Humanization of bone and bone marrow in an orthotopic site reveals new potential therapeutic targets in osteosarcoma

Ferdinand Wagner, Boris M. Holzapfel, Jacqui A. McGovern, Abbas Shafiee, Jeremy G. Baldwin, Laure C. Martine, Christoph A. Lahr, Felix M. Wunner, Thor Friis, Onur Bas, Melanie Boxberg, Peter M. Prodinger, Ali Shokoohmand, Davide Moi, Roberta Mazzieri, Daniela Loessner, Dietmar W. Hutmacher

Research output: Contribution to journalArticleResearchpeer-review

32 Citations (Scopus)


Background: Existing preclinical murine models often fail to predict effects of anti-cancer drugs. In order to minimize interspecies-differences between murine hosts and human bone tumors of in vivo xenograft platforms, we tissue-engineered a novel orthotopic humanized bone model. Methods: Orthotopic humanized tissue engineered bone constructs (ohTEBC) were fabricated by 3D printing of medical-grade polycaprolactone scaffolds, which were seeded with human osteoblasts and embedded within polyethylene glycol-based hydrogels containing human umbilical vein endothelial cells (HUVECs). Constructs were then implanted at the femur of NOD-scid and NSG mice. NSG mice were then bone marrow transplanted with human CD34+ cells. Human osteosarcoma (OS) growth was induced within the ohTEBCs by direct injection of Luc-SAOS-2 cells. Tissues were harvested for bone matrix and marrow morphology analysis as well as tumor biology investigations. Tumor marker expression was analyzed in the humanized OS and correlated with the expression in 68 OS patients utilizing tissue micro arrays (TMA). Results: After harvesting the femurs micro computed tomography and immunohistochemical staining showed an organ, which had all features of human bone. Around the original mouse femur new bone trabeculae have formed surrounded by a bone cortex. Staining for human specific (hs) collagen type-I (hs Col-I) showed human extracellular bone matrix production. The presence of nuclei staining positive for human nuclear mitotic apparatus protein 1 (hs NuMa) proved the osteocytes residing within the bone matrix were of human origin. Flow cytometry verified the presence of human hematopoietic cells. After injection of Luc-SAOS-2 cells a primary tumor and lung metastasis developed. After euthanization histological analysis showed pathognomic features of osteoblastic OS. Furthermore, the tumor utilized the previously implanted HUVECS for angiogenesis. Tumor marker expression was similar to human patients. Moreover, the recently discovered musculoskeletal gene C12orf29 was expressed in the most common subtypes of OS patient samples. Conclusion: OhTEBCs represent a suitable orthotopic microenvironment for humanized OS growth and offers a new translational direction, as the femur is the most common location of OS. The newly developed and validated preclinical model allows controlled and predictive marker studies of primary bone tumors and other bone malignancies.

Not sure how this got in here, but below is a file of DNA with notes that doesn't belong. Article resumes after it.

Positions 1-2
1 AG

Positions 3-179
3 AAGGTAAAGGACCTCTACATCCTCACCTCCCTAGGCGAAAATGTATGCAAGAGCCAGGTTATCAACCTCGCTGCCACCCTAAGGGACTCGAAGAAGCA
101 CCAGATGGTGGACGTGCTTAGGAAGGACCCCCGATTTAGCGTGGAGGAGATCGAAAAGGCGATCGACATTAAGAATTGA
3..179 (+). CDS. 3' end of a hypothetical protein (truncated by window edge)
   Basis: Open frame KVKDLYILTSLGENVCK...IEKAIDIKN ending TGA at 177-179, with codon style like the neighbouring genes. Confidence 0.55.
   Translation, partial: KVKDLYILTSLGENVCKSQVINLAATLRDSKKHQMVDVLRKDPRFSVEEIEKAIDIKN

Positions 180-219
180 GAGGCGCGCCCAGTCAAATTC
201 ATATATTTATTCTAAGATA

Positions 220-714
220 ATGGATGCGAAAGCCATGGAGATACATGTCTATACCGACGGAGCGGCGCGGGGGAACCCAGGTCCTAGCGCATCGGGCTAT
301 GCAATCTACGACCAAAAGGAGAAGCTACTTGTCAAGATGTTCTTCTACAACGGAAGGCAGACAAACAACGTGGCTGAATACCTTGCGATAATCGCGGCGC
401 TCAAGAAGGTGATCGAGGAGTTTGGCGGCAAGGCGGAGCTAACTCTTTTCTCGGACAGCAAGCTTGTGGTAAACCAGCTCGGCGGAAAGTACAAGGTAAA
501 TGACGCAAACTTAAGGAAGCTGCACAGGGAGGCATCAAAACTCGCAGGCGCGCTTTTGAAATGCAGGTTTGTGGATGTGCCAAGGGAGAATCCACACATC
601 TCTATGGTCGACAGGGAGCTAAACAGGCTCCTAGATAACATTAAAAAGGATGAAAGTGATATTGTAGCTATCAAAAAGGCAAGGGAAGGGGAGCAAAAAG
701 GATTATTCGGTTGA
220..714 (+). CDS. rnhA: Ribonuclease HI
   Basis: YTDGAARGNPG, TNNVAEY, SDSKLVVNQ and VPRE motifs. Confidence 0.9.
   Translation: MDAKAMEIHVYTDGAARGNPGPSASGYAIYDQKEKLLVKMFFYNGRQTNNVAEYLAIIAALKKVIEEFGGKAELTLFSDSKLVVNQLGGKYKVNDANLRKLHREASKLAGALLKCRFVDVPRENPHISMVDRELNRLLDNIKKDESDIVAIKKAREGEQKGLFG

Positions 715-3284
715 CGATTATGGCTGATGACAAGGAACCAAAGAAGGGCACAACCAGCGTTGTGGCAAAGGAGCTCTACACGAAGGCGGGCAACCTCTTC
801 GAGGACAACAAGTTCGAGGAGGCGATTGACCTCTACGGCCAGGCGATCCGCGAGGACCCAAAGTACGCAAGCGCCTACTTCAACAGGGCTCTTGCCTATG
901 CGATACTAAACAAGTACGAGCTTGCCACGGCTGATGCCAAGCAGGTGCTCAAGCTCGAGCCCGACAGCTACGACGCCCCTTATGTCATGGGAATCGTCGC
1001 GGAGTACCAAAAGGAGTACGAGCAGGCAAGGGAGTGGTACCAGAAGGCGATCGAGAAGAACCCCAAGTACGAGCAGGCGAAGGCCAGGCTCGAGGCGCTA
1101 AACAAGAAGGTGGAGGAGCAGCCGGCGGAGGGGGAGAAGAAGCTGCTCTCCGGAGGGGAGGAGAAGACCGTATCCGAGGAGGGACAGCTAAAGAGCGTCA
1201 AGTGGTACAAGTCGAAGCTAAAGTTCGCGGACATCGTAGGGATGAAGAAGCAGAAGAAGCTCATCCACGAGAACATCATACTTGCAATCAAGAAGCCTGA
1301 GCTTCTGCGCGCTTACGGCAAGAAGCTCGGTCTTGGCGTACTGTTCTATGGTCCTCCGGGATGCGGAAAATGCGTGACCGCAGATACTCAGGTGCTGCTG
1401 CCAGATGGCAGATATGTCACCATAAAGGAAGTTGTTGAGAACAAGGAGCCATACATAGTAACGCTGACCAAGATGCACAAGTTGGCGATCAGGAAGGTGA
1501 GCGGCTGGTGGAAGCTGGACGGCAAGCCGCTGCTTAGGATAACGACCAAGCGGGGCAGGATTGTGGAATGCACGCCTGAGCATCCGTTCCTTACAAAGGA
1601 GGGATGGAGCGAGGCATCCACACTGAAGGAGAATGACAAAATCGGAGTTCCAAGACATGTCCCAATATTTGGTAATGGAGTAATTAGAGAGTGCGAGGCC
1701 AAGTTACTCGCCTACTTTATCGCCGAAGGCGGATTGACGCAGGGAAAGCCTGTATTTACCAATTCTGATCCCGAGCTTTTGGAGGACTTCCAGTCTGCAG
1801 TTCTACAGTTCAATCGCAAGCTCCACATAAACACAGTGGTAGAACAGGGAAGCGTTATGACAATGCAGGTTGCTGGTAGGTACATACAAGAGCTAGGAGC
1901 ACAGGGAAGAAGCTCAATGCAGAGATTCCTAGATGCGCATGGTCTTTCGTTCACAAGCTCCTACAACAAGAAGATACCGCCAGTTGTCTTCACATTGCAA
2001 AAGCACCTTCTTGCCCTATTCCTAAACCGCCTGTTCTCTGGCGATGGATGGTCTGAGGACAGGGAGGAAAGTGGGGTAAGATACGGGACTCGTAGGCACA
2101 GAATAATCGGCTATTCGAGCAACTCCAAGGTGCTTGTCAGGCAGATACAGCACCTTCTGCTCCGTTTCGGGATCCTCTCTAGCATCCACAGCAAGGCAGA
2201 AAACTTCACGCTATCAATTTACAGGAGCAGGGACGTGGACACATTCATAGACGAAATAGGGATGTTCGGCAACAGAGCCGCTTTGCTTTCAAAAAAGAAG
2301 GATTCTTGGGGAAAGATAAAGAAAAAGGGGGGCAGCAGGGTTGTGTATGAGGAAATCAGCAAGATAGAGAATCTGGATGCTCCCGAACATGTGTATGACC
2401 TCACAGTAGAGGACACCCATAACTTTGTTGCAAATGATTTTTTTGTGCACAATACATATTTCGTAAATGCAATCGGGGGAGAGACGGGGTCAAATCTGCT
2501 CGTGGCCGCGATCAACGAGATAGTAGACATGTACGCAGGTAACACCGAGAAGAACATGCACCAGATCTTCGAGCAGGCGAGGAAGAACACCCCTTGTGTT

Original languageEnglish
Pages (from-to)230-246
Number of pages17
Publication statusPublished - Jul 2018
Externally publishedYes

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